Tuesday, February 09, 2010

Day Three After the Blizzard of 2010

This morning when I woke up I was aching all over. The cause of my aching body was all the shoveling of snow I did yesterday.

After shoveling out our driveway, Bill and I noticed our new neighbor two houses up shoveling his driveway. What better time to meet the new neighbor than help him shovel his driveway?

We trudged up through the frozen snow on the road that sill had not been cleared and introduced ourselves to our new neighbor.

He is a 64 year old retiree who formerly lived in Rhode Island and moved to Delaware for the same basic reasons we moved – to escape our ever escalating local school property taxes and the milder weather of southern Delaware.

Our new neighbor has only been in his house for two weeks and he is greeted with this major dump of snow. We assured him this was VERY UNUSUAL. I’m not sure he believed us.

After shoveling snow like madmen (I really pushed myself), I retreated to the warmth and comfort of my house (which didn’t lose power during the Blizzard) and had lunch. Then it was time for a well deserved nap.

When I awoke later I heard the roar of what was unmistakable a Bobcat font loader. Sure enough, I look out my bedroom window and I see that Whitehall drive has been plowed! Big whoop!

I open the garage door to check this wonderful development and the first thing I see is a three foot high wall of frozen snow blocking my driveway. Oh no, more shoveling. Well, I got too it. Only a few minutes later the young man saw me attacking my blocked driveway with my shovel which was the equivalent of shoveling with a tablespoon.

He motioned to me and I nodded my head in affirmation. He scooted his Bobcat front loader and proceeded to clear my driveway in three scoops. WOW! Now that impressed me. Unfortunately, when he backed out he knocked over my neighbor’s mailbox (which I have on my FLIP video.) The poor guy, he probably thought I was videoing him for proof. I assured him not to worry that I would take care of the mailbox. Bill fixed it this morning.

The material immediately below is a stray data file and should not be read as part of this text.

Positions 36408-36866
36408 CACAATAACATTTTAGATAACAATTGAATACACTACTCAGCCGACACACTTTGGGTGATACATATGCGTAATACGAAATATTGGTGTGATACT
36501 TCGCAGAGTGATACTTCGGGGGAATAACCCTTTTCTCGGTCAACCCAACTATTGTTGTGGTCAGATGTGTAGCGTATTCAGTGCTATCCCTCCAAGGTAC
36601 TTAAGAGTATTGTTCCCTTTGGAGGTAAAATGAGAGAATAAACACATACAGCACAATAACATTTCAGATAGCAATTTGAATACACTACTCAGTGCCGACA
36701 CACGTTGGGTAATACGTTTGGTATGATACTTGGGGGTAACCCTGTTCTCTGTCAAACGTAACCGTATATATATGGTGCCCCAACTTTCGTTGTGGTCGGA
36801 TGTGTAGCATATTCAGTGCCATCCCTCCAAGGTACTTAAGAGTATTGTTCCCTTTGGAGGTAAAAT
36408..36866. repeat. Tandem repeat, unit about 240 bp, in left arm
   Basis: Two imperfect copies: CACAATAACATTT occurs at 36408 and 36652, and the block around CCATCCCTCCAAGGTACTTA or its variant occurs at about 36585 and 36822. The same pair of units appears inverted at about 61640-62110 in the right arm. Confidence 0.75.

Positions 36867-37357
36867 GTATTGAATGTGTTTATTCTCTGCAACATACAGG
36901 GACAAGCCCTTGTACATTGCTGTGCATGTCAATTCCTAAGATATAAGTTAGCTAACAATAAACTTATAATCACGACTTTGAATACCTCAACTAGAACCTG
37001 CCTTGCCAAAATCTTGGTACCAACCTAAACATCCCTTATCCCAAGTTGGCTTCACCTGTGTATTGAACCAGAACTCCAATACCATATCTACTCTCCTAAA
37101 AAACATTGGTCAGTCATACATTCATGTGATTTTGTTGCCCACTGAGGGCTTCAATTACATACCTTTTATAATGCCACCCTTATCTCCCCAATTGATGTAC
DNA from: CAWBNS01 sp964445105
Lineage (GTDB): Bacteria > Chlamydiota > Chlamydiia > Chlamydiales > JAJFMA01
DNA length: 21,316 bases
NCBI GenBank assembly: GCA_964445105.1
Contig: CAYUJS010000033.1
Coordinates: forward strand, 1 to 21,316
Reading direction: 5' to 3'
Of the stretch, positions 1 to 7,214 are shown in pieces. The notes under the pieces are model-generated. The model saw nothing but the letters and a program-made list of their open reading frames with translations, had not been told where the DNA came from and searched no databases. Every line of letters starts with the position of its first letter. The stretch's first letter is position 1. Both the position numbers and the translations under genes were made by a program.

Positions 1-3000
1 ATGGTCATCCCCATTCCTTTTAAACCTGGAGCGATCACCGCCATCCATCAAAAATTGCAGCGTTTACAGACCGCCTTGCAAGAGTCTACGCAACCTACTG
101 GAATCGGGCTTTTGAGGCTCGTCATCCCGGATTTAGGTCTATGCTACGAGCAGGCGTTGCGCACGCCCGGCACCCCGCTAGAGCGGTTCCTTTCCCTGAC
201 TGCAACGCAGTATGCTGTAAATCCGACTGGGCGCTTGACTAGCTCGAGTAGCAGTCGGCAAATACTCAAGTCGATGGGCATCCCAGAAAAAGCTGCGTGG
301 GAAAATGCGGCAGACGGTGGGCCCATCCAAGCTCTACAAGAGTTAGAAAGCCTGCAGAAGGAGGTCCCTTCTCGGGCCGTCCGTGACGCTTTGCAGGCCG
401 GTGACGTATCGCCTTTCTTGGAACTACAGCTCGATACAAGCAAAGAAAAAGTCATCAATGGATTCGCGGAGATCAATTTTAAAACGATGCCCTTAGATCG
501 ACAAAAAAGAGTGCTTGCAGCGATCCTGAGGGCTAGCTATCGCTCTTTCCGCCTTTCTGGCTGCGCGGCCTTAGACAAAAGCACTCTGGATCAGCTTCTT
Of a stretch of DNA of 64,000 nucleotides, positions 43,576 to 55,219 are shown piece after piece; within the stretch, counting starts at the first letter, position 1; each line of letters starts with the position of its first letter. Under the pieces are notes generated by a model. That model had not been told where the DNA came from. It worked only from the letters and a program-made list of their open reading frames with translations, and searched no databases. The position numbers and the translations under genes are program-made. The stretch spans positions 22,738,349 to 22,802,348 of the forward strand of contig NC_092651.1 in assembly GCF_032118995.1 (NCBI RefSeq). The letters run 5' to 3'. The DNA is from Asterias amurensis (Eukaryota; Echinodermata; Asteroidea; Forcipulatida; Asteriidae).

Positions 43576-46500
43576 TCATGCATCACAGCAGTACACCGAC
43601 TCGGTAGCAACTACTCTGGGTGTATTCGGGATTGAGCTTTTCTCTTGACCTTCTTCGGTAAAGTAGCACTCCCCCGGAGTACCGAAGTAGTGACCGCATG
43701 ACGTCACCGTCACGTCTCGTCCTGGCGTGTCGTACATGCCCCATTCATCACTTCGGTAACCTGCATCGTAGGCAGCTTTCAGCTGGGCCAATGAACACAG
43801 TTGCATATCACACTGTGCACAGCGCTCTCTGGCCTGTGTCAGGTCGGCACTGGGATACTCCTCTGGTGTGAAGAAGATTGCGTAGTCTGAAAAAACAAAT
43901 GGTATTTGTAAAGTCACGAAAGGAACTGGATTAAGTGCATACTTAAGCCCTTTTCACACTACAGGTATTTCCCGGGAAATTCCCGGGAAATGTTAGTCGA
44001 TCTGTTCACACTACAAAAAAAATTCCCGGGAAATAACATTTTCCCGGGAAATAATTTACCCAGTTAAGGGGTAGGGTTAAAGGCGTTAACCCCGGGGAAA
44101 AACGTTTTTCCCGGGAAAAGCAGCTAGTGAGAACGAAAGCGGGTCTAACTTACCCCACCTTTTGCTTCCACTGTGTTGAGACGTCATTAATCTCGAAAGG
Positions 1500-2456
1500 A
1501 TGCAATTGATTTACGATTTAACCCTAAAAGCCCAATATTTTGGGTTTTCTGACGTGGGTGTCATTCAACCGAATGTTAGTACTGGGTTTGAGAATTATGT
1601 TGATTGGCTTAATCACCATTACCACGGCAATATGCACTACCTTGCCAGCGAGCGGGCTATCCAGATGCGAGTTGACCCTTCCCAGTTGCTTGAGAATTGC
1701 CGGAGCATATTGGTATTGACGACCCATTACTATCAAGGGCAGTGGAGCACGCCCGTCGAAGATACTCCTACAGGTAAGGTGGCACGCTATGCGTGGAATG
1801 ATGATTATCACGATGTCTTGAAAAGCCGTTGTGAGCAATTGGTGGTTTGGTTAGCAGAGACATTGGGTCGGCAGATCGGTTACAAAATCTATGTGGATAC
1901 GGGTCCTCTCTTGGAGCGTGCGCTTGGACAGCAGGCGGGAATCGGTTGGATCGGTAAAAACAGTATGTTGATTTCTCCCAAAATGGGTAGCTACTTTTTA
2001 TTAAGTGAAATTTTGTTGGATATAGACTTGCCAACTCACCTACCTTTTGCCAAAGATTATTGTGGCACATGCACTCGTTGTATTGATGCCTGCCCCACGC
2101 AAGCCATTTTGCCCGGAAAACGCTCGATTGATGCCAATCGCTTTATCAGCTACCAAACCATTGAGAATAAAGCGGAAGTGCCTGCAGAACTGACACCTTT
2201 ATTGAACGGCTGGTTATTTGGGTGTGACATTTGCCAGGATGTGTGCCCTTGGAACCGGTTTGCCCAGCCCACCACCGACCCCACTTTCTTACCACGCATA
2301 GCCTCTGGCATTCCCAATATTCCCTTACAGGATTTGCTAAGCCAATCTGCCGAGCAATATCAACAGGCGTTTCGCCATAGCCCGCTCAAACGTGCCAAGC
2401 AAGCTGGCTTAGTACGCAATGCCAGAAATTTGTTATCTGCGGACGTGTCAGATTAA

So here we are on Day Two of the Aftermath of the Blizzard of 2010. This morning Bill and I made a run to Home Depot (we needed batteries for our garage door opener) and then I stopped at Super Fresh to get some milk and other vitals. This is in preparation for the next snow storm which is predicted for tonight and tomorrow. They say 10 to 20 inches of snow and a “wintery mix.” Don’t you just love that term “wintery mix?”

We were damn lucky the last time that our power didn’t go out. I know people whose power is till out. My friend “The Cajun” who only lives a short way from me is still without power. Bart, an 86 year old man who lives by himself (and his dog) still doesn’t have power. My other friend Big Bob tells me that Bart has been going out to his car to warm up. I know other people who are taking off to Florida today to get away from this mess. They’re getting out of Dodge. I wish it was me. This isn’t fun at all.

To all those who love the snow and like to play in it, have at it. As for me, all this snow is just a major inconvenience and sometimes a danger. I am so glad my brothers decided to get our Mom out of this and mover her to South Carolina for the winter. Maybe that’s where I’ll go next winter. Hear that John?


LVTfan said...

Check out http://telling-secrets.blogspot.com/ -- I think I read about your friend The Cajun earlier today on another RB blog!

I see that your neighborhood has buried wires. That has to be a good thing in this weather!

The Delmarva Power website's outage map looks a lot better than it did a few days ago.

Ron Tipton said...

Thanks for the tip about another RB blog and my friend The Cajun. I'll check that blog.
One of the reasons I moved into a neighborhood (I used to live isolated in the middle of the woods where the power frequently went out) was because of the buried power lines. It's not a 100% guarantee that I would have power but it did increase my odds. Another reason I moved into a neighborhood was because I have neighbors. We help each other in times like this. Yesterday Bill and I helped our new neighbor. Bill also replaced another neighbor's mailbox that was knocked over during the snow removal. The day before we helped two other neighbors. I'm sure if we needed help (Bill is 81 and I'm 68, no longer spring chickens) the neighbors would help us. However, if you chose to live in the woods (like other friends of mine who live outside Georgetown isolated on 22 acres of wooded land) and are now in a panic because they can't get out of their driveway to the main road. They're 73 and 69 and both have medical problems.
What happened here with this snowstorm should be a wake up call to people like this to reconsider their living conditions and to more into an area that isn't as dangerous during extreme weather conditions like this.
I lost count of the times when I lost power at my home in PA (at least once a month) only to call friends who lived in a development with buried power lines who had not lost power. That is why when I moved to Delaware for the low taxes and the community; I decided not to live in the woods again. Sometimes we have to live by the choices we make. Fortunately, no one was seriously harmed this time. Maybe they won't be so lucky in the future.